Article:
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Placing a loved one in a care facility : Overcoming caregiver guilt

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By Michèle Sirois, animator at Ère Libre, MAtv and collaborator at the University Institute of Geriatrics of Montreal.

Imagine what would happen if every single caregiver in Quebec stopped offering their support. To replace them, we’d need to hire 1.2 million full-time professionals, increase the capacity of care facilities by 34% and expand home support by 116%. Needless to say, caregivers have a lot of work on their hands.

 

On November 21, 2019, Dr. Doris Clerc, a geriatric psychiatrist at Montreal’s Geriatrics University Institute (IUGM)(1), gave a conference at the Amphithéâtre Le Groupe Maurice on the experience of caregivers from diagnosis to institutionalization.

During her presentation, Dr. Clerc was joined by a caregiver who had spent the last six years caring for his wife, who has Alzheimer’s disease.  The caregiver’s presence and his touching story gave the audience insight into some of the less well known aspects of the caregiver’s role.

 

Doing everything

When he is asked “What does a caregiver do?”, his reply is simple: “Everything! That includes cooking and helping with eating, assisting in the bathroom and with bathing, making sure they take their medication, organizing treatments and other activities, going to doctor’s appointments and maintaining the home.” And as the disease progresses, the needs only grow larger.

 

A psychological burden

Studies and statistics on the topic typically only look at the physical aspects of caregiving. According to Dr. Clerc, this paints an incomplete picture of the challenges surrounding the caregiver’s role. Alzheimer’s disease, for example, typically presents psychological and behavioural symptoms. The patient may become restless and aggressive, or depressed and irritable. They may experience paranoid thoughts. This makes the caregiver’s job much harder.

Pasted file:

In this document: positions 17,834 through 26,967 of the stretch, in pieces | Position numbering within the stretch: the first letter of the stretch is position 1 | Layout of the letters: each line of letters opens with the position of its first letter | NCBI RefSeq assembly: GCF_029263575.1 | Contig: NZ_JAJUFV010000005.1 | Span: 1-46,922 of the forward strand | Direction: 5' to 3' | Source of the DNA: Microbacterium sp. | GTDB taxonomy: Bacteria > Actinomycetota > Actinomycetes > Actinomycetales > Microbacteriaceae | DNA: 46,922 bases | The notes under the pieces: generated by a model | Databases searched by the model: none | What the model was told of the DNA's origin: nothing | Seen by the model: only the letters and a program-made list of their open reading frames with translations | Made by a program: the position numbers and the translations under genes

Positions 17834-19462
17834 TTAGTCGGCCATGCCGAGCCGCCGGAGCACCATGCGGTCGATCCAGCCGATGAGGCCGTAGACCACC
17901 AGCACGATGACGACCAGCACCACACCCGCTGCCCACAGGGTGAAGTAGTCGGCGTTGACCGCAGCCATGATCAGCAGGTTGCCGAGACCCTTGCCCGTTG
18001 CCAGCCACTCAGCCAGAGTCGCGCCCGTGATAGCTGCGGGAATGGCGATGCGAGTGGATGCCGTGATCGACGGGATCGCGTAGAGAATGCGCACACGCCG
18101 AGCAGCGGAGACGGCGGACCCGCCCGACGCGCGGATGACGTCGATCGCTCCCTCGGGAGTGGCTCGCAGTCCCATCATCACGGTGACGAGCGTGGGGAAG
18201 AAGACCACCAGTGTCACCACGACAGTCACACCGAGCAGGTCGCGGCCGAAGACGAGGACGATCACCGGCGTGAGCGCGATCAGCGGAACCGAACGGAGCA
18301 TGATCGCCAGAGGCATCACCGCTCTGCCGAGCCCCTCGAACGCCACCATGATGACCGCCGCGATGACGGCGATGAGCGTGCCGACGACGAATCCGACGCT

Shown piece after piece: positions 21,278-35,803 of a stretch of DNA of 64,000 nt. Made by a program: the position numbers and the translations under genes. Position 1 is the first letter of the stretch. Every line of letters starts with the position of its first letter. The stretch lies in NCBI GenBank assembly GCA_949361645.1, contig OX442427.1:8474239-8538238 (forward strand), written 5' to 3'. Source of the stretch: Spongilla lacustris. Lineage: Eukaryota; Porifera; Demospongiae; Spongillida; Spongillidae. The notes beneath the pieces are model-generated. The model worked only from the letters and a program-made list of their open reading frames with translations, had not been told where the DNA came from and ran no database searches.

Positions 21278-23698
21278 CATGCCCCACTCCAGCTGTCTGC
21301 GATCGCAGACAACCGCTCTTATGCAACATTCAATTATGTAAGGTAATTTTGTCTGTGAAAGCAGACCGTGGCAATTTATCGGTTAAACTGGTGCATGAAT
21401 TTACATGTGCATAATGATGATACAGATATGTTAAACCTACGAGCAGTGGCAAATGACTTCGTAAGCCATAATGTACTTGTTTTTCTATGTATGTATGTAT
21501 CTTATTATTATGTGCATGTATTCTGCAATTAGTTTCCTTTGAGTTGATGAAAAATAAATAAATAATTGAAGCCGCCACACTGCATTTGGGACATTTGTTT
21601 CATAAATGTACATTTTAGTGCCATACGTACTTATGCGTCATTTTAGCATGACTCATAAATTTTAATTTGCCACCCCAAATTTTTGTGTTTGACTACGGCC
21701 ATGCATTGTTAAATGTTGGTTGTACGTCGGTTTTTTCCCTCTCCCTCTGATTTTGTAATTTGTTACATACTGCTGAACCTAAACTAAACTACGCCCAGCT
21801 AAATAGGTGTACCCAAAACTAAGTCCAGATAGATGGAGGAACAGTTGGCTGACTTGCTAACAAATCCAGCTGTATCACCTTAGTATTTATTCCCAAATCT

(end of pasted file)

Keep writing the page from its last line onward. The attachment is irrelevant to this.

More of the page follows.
Often, repetitive questioning by the loved one can exasperate even the most patient caregiver. And when the patient loses their ability to speak, the caregiver must act as a detective and try to understand what their loved one is trying to communicate.

Finally, uninterrupted sleep becomes a thing of the past. Caregivers have to keep an eye open for wandering behaviour or comfort their loved one in the middle of the night.

These demands can easily overwhelm the caregiver.

 

When the relationship changes

The changes that occur with Alzheimer’s and other forms of dementia invariably lead to a change in the relationship between the caregiver and their loved one.

The patient’s memories gradually fade and the shared history you’ve built together erodes a little every day. Eventually, the caregiver loses their role of husband/wife, brother/sister or son/daughter and assumes the task of personal assistant. According to the caregiver who accompanied Dr. Clerc, that is one of the most heartbreaking aspects of the role. In his words, “I lost the love of my life.”

 

Multiple stressors

Dr. Clerc summarized the various types of stress experienced by caregivers: